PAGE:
Nu <-ninnu> | "little"

French: pas - steps

Bambara: pa(s) nu - little dance steps

The ‘nu’ in question… I have been told it means ‘our little love together’. However, I could not find ‘nu’ in a dictionary format.


  • i ka pas nu bɛ ne lafiya

  • n minɛ an ka pas nu bɔ ɲɔgɔn fɛ

  • n ye n miiri an ka su fɛ kuma nu na

  • ka miiri an ka su fɛ jate nu na

  • ka miiri an ka su fɛ lovou nu ma

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Is the nu here in question not actually the demonstrative ninnu or nunu which means ‘these/those’? It frequently is very truncated into something that sounds just like “-nu”:

Pas ninnu [pas nu]
‘Those/these steps’

(Pas being a French loanword for ‘step(s)’)

So, the example “I ka pas nu bɛ ne lafiya” would mean 'Those/these steps of yours put me at ease".

Looking at your above examples, I think that all of those “nu” words are actually the demonstrative, but out of context, I can’t be sure.

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Coleman! Your above interpretation might be correct. I will reply again once I have feed back because I’m wondering if the nu is a slang spin on peu… ?

Coleman, nu is still being explained as meaning little. Like fitinin… dɔɔnin… but in plural form: ninnu / ninw.


N y’a ta yɔrɔ min na, n y’a bila yen.


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The plural forms that you are giving are the same ones that I was “hearing” when you gave your original examples, so I think that the literal interpretation of ninnu/ninw as the demonstrative (“these/those”) still can hold.

That said, your teacher/friend/interlocutor might be referring to or thinking that the proper interpretation (of at least some of the examples) is in fact with the diminutive suffix -nin (equivalent to ‘wee’ or ‘little’ in English, but it gets tacked onto the end of a word; it is the counterpart of -ba).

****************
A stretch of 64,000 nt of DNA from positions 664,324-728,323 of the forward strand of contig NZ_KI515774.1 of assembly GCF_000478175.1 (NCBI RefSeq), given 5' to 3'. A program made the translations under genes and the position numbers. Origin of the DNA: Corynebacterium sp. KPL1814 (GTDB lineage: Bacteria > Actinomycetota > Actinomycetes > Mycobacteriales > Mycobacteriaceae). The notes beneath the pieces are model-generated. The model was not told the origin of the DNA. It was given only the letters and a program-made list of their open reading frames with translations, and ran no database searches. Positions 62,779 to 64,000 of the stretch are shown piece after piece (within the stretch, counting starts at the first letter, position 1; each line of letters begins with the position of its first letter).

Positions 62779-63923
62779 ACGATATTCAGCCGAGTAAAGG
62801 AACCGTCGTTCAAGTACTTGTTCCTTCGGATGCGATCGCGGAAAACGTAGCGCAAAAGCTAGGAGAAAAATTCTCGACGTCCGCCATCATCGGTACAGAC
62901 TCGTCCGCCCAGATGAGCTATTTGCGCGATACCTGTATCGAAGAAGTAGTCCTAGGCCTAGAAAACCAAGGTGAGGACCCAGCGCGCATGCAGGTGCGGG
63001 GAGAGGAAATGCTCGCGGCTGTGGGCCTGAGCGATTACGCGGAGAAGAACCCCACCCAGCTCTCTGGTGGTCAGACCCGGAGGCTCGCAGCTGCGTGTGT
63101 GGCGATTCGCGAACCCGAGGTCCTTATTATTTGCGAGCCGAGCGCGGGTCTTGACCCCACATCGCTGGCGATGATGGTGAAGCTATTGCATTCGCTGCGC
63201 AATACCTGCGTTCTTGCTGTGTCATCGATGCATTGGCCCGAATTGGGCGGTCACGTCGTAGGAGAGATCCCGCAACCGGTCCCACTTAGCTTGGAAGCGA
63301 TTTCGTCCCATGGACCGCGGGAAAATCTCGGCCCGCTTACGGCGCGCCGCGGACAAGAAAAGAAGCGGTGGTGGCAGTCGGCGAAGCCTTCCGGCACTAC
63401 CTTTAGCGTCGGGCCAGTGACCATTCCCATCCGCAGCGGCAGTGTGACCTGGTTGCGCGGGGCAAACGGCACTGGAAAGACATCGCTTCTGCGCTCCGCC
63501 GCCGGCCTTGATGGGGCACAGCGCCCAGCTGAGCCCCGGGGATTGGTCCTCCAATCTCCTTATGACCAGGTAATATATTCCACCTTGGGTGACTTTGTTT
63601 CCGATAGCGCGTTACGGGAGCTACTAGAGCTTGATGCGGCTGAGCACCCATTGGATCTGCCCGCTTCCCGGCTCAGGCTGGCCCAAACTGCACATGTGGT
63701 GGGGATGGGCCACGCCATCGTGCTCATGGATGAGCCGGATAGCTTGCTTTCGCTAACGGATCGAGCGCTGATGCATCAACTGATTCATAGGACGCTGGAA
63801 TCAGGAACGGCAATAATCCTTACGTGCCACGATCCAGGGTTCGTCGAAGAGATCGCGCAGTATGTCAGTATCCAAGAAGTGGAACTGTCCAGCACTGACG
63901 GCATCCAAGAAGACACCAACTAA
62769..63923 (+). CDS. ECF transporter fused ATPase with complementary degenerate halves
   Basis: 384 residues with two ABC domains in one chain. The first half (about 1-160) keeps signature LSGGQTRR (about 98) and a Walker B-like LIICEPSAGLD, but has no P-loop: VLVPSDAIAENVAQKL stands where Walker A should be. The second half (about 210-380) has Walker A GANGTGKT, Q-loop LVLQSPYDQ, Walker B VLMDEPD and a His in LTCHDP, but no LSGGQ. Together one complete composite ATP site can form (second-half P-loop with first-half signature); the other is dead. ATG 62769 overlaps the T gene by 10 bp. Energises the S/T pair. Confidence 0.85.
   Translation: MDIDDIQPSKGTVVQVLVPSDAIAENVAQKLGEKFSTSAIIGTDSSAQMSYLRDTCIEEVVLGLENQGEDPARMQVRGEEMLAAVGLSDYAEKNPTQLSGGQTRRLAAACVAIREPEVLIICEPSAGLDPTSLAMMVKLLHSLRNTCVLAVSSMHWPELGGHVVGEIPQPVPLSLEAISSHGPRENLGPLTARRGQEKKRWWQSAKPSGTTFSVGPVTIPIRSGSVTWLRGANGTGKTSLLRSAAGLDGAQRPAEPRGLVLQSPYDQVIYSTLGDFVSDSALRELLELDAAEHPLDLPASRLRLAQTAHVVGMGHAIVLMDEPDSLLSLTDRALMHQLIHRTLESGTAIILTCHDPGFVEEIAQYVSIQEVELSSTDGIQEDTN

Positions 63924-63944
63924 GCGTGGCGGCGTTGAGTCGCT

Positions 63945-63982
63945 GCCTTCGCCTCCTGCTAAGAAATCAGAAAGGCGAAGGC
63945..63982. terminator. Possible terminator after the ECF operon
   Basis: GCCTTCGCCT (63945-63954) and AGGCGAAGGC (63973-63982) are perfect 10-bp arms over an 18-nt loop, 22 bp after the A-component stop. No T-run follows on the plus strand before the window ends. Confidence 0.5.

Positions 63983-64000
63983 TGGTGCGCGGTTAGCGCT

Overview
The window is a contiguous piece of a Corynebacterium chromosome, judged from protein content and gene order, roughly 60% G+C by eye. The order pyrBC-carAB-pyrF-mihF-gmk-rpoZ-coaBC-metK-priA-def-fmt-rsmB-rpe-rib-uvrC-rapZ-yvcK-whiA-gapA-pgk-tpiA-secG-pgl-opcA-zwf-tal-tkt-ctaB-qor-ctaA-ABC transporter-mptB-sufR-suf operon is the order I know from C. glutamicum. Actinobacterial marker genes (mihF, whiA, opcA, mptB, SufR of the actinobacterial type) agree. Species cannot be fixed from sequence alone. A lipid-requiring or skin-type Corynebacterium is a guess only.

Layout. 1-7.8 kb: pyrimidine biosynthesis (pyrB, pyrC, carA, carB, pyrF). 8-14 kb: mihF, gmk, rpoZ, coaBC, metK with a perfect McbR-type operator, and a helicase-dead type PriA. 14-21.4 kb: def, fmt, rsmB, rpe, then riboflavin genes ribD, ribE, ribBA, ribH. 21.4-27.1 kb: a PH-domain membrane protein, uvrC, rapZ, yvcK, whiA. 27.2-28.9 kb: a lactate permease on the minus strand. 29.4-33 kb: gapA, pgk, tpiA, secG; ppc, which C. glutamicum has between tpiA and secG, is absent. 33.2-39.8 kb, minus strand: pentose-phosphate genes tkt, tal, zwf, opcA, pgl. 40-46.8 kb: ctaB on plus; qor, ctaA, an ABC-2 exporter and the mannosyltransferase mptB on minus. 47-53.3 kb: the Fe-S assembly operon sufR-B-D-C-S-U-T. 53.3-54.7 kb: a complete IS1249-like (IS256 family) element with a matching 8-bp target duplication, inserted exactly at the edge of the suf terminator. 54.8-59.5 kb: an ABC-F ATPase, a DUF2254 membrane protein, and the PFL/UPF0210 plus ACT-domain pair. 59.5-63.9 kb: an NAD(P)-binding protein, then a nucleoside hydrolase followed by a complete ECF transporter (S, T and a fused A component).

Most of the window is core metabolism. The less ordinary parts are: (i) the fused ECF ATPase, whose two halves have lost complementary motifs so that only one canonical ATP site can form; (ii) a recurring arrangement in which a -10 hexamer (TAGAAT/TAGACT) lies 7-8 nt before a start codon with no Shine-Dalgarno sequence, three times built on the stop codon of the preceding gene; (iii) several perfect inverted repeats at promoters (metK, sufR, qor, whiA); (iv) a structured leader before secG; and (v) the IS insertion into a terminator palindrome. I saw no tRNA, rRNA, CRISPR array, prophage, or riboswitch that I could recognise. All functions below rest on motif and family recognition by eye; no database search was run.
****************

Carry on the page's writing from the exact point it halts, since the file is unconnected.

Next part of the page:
In this case, one of your examples could be the following (I’m going to put in dashes for clarity’s sake since in this case, “sufɛkumaninw” would actually be one word tonally):

N ye n miiri an ka su-fɛ-kuma-nin-w na

‘I thought of our little words of the night’

(Note that sufɛkumaninw could likely be pronounced more like [sufɛkumaninnu], but I am not writing it here since -lu/-nu isn’t normally considered “standard” Latin-based Bambara orthography. It does show up in dictionaries though and in N’ko orthography, -lu/nu is actually the standard.)

Tonally there would normally be a clear difference between this:

Kuma ninnu

‘Those words’

And this:

Kumaninw (or, kumaninnu)

‘little words’

In Latin-based Bambara, there isn’t a standard way of marking this, but the short of it is -nin is a suffix without its own tone (it gets determined by the word it attaches to), whereas nin (‘this/that’) is a low tone word. So, simplifying things (since tone marking is complicated and can quickly involve various theories and assumptions of what is the underlying tone vs the surface realization that one hears), we can “see” the difference like this (an acute accent like this one <é> means high tone and a grave accent like this <è> means low tone) :

Kúma nìnnu

‘These words’



All that to say that -nin does indeed mean “small” just like dɔɔnin or fitinin and it can carry the plural marker (ninw or ninnu). And when plural and spoken at a decent pace, one might hear it is [nu]. :slight_smile:

But the question of whether that’s the right interpretation (instead of the demonstrative nin) for a particular sentence is another matter! :upside_down_face: In that case, comparing how someone pronounces the tones of the sentence could be helpful.


:slightly_smiling_face: All meanings, we know, depend on the key of interpretation. ~ George Eliot

Thanks for your linguistic expertise on the matter Coleman! I love how you explain things. Squad goals!! :woman_teacher:t5:

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